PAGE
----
CHINESE FIGHTERS: Beijing marked the US Cabinet member’s visit by briefly sending two warplanes across the median line of the Taiwan Strait yesterday morning President Tsai Ing-wen (蔡英文) yesterday met with US Secretary of Health and Human Services Alex Azar in the highest-level official meeting between the two nations since 1979. “It is a true honor to be here to convey a message of strong support and friendship from [US] President [Donald] Trump to Taiwan,” Azar said during the open portion of his courtesy call to the Presidential Office, which was streamed live online before Tsai and Azar held a closed-door meeting. “Taiwan’s response to COVID-19 has been among the most successful in the world, and that is a tribute to the open, transparent,
ALEX AZAR: The first visit by a head of the Department of Health and Human Services would strictly observe the CECC’s special regulations, the Ministry of Foreign Affairs said US Secretary of Health and Human Services (HHS) Alex Azar is to lead a delegation to Taiwan — the highest-level visit by a US Cabinet official since the two sides cut formal relations in 1979. The plan was announced yesterday morning by the US Department of Health and Human Services and confirmed by the Ministry of Foreign Affairs (MOFA). Beijing has expressed its concerns to Washington, Chinese Ministry of Foreign Affairs spokesman Wang Wenbin (汪文斌) said later yesterday. Taiwan and the US only issued statements saying that the visit would happen “in the coming days.” MOFA said that due to security concerns, it would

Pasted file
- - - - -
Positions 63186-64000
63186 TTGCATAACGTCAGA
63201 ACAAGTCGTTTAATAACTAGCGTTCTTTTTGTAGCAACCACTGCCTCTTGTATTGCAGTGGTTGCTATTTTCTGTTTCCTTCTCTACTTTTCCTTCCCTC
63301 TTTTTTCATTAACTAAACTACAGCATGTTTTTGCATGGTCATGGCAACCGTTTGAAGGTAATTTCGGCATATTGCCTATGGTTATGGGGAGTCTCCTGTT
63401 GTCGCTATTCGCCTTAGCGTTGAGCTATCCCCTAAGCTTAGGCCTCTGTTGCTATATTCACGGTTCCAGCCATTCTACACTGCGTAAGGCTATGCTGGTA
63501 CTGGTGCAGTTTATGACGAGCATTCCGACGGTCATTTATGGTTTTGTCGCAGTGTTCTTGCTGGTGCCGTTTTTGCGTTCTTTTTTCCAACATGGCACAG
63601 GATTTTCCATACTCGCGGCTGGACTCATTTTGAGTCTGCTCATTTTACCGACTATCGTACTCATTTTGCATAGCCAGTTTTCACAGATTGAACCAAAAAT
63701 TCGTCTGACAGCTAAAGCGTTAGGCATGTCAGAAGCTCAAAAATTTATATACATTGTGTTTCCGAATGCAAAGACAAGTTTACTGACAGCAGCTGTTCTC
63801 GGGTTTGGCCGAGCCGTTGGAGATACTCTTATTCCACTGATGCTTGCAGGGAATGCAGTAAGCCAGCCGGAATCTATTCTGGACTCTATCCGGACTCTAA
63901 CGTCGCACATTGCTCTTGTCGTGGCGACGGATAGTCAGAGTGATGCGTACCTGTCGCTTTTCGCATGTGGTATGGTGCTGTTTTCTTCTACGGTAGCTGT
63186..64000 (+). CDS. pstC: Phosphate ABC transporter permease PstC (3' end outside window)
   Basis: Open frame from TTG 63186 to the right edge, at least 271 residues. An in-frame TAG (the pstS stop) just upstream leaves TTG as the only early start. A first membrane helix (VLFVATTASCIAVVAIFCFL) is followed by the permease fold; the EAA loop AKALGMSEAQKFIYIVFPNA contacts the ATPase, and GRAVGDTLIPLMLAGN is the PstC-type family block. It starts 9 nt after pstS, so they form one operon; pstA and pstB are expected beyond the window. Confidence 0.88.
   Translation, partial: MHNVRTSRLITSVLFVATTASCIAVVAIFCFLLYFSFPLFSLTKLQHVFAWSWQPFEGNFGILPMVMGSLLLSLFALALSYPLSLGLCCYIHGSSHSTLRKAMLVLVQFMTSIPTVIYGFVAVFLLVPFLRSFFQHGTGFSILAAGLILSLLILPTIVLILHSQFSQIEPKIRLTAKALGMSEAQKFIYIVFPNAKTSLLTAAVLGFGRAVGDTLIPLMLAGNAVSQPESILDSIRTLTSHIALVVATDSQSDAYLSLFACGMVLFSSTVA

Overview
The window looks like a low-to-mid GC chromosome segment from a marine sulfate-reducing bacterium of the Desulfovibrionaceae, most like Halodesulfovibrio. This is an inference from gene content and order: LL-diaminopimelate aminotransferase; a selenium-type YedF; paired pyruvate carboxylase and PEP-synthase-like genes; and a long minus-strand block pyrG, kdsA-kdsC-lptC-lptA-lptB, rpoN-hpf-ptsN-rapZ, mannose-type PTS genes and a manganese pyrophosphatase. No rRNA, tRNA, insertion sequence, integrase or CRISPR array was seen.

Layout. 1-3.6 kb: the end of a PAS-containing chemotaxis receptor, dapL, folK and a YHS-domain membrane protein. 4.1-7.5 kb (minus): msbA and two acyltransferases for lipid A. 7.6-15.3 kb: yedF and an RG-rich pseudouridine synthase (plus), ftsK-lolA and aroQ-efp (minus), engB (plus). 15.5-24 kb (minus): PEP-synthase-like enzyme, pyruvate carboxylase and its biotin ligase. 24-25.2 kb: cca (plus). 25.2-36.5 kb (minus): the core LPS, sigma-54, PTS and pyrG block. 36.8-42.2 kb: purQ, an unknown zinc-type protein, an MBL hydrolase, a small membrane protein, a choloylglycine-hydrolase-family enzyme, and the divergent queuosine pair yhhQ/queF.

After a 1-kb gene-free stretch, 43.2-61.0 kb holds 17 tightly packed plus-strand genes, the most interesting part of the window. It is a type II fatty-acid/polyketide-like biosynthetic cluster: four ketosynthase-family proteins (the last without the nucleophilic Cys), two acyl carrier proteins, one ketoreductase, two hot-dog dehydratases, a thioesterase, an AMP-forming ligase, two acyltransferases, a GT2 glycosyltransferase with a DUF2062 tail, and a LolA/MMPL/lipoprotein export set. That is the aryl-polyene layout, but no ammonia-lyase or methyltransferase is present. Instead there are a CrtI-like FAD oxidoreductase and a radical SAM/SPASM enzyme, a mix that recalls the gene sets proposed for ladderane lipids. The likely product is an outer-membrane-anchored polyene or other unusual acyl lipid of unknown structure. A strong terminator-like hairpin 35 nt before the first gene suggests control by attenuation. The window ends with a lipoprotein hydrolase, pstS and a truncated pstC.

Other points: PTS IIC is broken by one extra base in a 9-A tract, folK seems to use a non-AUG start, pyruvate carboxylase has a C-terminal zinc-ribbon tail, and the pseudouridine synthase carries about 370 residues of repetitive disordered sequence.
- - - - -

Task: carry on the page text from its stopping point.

‘CROSS-STRAIT CONSIDERATIONS’: Groups said that the Ministry of Education’s policies excluded Chinese and students should not be blocked over political issues The Taiwan International Student Movement yesterday said it would protest today outside the Ministry of Education in Taipei against a policy that excludes some Chinese students from returning to Taiwan amid the COVID-19 pandemic. Since June 17, the ministry has allowed foreign students from 19 “low risk” and “medium-low risk” countries and regions to enter Taiwan. On July 22, it announced that it was relaxing restrictions to include students from all countries and regions who are graduating this semester and on Wednesday it further expanded entry to students enrolled in degree programs. A letter sent by the ministry on Wednesday to universities did